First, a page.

06 Oct Thailand, where the government is wooing investors
The World Bank recognizes Thailand as a success story over the last four decades: a nation which has made great progress in social and economic development, moving from a low-income to an upper-income country in less than a generation. The country is widely appreciated as a success story of development with sustained strong growth and poverty reduction.
It is expected that the Thai economy will continue to grow favourably, driven primarily by increased consumer spending and expanding private investment. Thailand constitutes 17% of ASEAN’s total GDP and is the bloc’s second largest economy.
Besides being one of the largest economies in Southeast Asia, Thailand is also strategically located as a hub for continental ASEAN. A regional leader in tourism, automotive and electronics sectors, Thailand’s economy has been resilient despite some political upheaval. The advantages that the country offers include a skilled workforce, liberal economic policies and a strategic location as an entrance gateway to the greater Mekong region. With newer, investor-friendly investment policies in place, the country is currently one of the most attractive commercial destinations in ASEAN. With its tropical climate, welcoming population and well-developed infrastructure, Thailand provides a very pleasant environment to foreigners working there.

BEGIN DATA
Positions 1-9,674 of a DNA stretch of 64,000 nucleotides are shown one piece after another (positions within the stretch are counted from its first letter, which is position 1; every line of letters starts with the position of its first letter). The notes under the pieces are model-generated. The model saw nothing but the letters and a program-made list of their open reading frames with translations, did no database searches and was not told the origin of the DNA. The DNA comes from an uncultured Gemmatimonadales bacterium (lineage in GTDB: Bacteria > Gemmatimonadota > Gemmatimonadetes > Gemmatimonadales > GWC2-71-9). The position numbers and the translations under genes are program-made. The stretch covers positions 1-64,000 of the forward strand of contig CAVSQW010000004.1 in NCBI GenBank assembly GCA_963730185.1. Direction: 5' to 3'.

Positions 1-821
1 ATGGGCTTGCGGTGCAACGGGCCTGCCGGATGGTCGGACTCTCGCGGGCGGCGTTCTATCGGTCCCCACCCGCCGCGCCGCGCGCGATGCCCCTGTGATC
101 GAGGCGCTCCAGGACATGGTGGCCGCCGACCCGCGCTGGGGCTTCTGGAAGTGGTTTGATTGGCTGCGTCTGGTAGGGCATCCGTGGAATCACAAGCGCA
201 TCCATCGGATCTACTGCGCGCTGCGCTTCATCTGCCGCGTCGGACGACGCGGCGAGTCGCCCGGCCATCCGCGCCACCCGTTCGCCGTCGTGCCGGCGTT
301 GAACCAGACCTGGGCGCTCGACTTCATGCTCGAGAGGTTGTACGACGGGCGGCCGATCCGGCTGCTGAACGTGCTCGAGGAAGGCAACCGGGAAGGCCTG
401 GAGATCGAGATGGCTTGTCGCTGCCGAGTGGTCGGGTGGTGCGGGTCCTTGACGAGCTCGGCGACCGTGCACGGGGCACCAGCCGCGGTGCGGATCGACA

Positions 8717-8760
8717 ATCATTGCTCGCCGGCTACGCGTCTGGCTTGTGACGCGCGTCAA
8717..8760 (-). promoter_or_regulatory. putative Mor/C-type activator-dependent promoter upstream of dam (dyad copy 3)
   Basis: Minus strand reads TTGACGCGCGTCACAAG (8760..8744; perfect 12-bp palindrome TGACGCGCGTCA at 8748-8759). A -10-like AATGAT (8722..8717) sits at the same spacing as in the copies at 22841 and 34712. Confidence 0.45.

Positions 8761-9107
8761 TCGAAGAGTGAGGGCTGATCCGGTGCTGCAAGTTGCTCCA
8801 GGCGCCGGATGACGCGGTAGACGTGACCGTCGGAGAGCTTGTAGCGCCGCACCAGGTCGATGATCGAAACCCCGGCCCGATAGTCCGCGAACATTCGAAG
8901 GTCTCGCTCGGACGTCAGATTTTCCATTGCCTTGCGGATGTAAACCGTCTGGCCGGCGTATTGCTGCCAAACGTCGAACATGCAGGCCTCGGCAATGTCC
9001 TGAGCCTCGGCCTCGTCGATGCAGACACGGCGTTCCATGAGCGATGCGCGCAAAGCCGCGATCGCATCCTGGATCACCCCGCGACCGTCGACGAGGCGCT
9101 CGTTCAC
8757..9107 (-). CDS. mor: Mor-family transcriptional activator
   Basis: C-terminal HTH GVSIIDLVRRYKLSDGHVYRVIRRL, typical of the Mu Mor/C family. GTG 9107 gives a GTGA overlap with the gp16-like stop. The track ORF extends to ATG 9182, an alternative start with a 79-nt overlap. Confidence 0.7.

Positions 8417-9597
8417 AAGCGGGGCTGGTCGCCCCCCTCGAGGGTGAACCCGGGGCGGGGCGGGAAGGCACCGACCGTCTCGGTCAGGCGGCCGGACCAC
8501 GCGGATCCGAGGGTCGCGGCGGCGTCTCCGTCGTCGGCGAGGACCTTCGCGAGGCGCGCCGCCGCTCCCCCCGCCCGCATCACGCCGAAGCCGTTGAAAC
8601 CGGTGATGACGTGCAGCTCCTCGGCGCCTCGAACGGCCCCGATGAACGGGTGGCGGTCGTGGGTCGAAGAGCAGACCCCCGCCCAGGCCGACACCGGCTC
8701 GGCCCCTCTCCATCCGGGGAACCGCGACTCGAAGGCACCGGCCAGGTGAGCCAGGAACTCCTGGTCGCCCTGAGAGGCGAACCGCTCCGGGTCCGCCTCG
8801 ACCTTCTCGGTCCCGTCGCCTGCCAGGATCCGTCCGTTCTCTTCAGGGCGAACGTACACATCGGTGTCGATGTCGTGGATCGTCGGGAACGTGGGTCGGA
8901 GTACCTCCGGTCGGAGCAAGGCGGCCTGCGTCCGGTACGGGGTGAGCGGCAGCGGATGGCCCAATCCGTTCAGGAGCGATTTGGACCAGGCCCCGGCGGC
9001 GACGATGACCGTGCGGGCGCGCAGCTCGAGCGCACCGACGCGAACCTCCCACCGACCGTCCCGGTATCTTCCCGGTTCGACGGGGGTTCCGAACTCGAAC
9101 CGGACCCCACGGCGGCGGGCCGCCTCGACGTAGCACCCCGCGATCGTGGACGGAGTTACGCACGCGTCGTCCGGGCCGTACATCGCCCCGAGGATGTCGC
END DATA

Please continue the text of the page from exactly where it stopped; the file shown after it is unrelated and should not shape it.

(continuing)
Thailand’s economy grew at an average annual rate of 7.5% in the boom years of 1960-1996 and 5% during 1999-2005 following the Asian financial crisis. This growth created millions of jobs. Thailand’s GDP stood at US$505BN in 2018 and grew 2.4% to US$543.6BN in 2019, according to official data from the World Bank. FDI flows were at US$4bn in 2019.
The EIU expects the GDP growth rate to return to modest growth in 2021 following a steep recession (-6.2%) in 2020 amid the pandemic. Subsequently, real GDP growth will stabilise at around 3% per year in 2023-25.
Thailand is among countries with the most reforms in business regulation over recent years, reducing the time to start a business from 29 days to 6 days. The country has improved considerably its ranking in the World Bank’s Doing Business: it occupies 21st position, among 190, in the Doing Business 2020 ranking, gaining six positions from the previous year. The present government is strong and stable which is reassuring for foreign investors.